An original moment in the biography of the Nobel laureate, the scholar George Emil Palade, a member of the Pontifical Academy of Sciences, is the one to whom Pope John Paul II, during an award ceremony, put a necklace around the neck. The great biologist politely drew his attention: “Your Holy Father, but I am Orthodox, you know”. The Pope replied politely: “It doesn’t matter dear, how much you have done for humanity exceeds any border of denomination!”
Pope John Paul II, since his ascension to the papal See, from the balcony of St. Peter’s Basilica in Rome, addressed the crowd with the exhortation: “Do not be afraid! Open wide the gates to Christ!”
Regarding the visit to Romania in 1999, the man symbolising the faith and love of his fellow people confessed: “My thoughts always return, with vivid emotion, to the visit that, with God’s will, I had the opportunity to make in Romania. It was an event with a historical significance, being my first trip to a country where Christians are in a majority Orthodox”.
Defining his purpose and role in our world, Pope John Paul II illustrated them in the verses that belong to him: GOD, / in this universe / in the endless world / YOU EXIST / and here I also have my purpose / descended to be in the grave / from death to death going back / if in the dust I am transformed / a small part of Your Passover I am.
Nine years ago, on May 1, 2011, Pope John Paul II was beatified in an impressive ceremony in St. Peter’s Square in Rome. The cause of beatification and canonization began shortly after the transition to the eternal, without waiting another five years, as provided by the canons of the Catholic Church. On April 27, 2014, the canonization ceremony took place, which was attended by one million believers around the world, along with 150 cardinals, 1,000 bishops and over 6,000 priests. St. John Paul II is celebrated in the calendar of the Catholic Church on October 22, the date on which his pontificate began in 1978.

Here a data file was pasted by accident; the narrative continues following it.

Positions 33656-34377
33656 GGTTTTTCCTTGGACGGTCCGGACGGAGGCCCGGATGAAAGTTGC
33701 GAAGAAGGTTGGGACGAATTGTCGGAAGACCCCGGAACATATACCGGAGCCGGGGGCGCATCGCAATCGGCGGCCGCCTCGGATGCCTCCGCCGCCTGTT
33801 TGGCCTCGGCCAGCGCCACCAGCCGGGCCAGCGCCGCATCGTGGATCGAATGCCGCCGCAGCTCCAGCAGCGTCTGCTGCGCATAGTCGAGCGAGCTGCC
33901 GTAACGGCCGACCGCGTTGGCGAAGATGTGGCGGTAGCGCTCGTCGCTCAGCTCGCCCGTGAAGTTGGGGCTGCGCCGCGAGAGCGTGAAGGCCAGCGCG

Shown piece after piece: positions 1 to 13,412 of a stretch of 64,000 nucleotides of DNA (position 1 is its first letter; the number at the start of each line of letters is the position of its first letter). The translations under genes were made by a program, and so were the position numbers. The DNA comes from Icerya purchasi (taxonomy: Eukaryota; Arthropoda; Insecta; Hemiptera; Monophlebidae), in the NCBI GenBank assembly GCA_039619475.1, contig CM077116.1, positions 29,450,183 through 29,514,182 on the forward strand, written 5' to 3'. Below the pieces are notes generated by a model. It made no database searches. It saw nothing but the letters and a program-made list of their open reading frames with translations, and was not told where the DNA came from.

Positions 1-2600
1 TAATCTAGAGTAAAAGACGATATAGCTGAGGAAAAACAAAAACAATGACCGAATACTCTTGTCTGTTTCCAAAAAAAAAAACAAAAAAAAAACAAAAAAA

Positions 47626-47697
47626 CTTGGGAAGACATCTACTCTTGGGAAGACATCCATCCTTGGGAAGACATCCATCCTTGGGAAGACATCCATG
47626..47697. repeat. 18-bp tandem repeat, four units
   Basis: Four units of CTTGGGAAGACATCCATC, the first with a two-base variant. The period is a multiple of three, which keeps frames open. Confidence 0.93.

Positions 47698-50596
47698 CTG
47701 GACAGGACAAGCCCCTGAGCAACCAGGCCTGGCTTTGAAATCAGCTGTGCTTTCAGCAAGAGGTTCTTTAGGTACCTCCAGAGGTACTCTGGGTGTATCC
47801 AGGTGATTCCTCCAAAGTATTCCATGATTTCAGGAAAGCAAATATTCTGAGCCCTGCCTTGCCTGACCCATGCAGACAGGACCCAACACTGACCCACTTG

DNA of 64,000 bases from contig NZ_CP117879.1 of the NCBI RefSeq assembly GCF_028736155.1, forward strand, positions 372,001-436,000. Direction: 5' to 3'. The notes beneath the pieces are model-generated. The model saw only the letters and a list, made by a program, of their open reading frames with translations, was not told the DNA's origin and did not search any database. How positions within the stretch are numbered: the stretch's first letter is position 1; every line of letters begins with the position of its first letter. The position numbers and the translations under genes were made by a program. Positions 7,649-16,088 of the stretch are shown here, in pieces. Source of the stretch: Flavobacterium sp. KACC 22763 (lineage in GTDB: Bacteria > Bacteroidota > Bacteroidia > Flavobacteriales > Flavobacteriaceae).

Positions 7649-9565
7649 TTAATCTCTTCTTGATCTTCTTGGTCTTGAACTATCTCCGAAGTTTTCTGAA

On the postage stamps of the issue, with a face value of Lei 8.50, Pope John Paul II is illustrated in liturgical vestments, holding the crosier in his left hand, and on his head having the mitre. On the souvenir sheet of the issue, having the postage stamp with the face value of Lei 29, Pope John Paul II is illustrated both in liturgical vestments and in white reverend, along with St. Peter’s Basilica in Rome and the famous Pietŕ statue made by the Renaissance artist Michelangelo Buonarroti.
St. Peter’s Basilica is the spiritual and architectural centre of the Vatican City, being built during the period from 1506 to 1626. The building has a total area of over 15,000 m2, and the height of the dome is 119 m. The imposing facade is built in Baroque style, being dominated by a group of statues having Jesus Christ in the centre. The interior has the shape of a Latin cross with three naves; there are numerous statues in marble, travertine or bronze, made by famous artists. In the centre of the basilica is the tomb of St. Peter.
The Pietŕ statue was made by Michelangelo Buonarroti during the period from 1498 to 1499, for the funerary monument of the French cardinal Jean de Billheres. The work of art was moved to the entrance of St. Peter’s Basilica, on the right, in the eighteenth century. The statue depicts the Virgin Mary holding Jesus in her arms, after descending from the Cross.
Romfilatelia thanks the Apostolic Nunciature in Romania and Monsignor Ionuț-Paul Strejac, Prelate of Honour of His Holiness, for the support provided for the achievement of this postage stamps issue.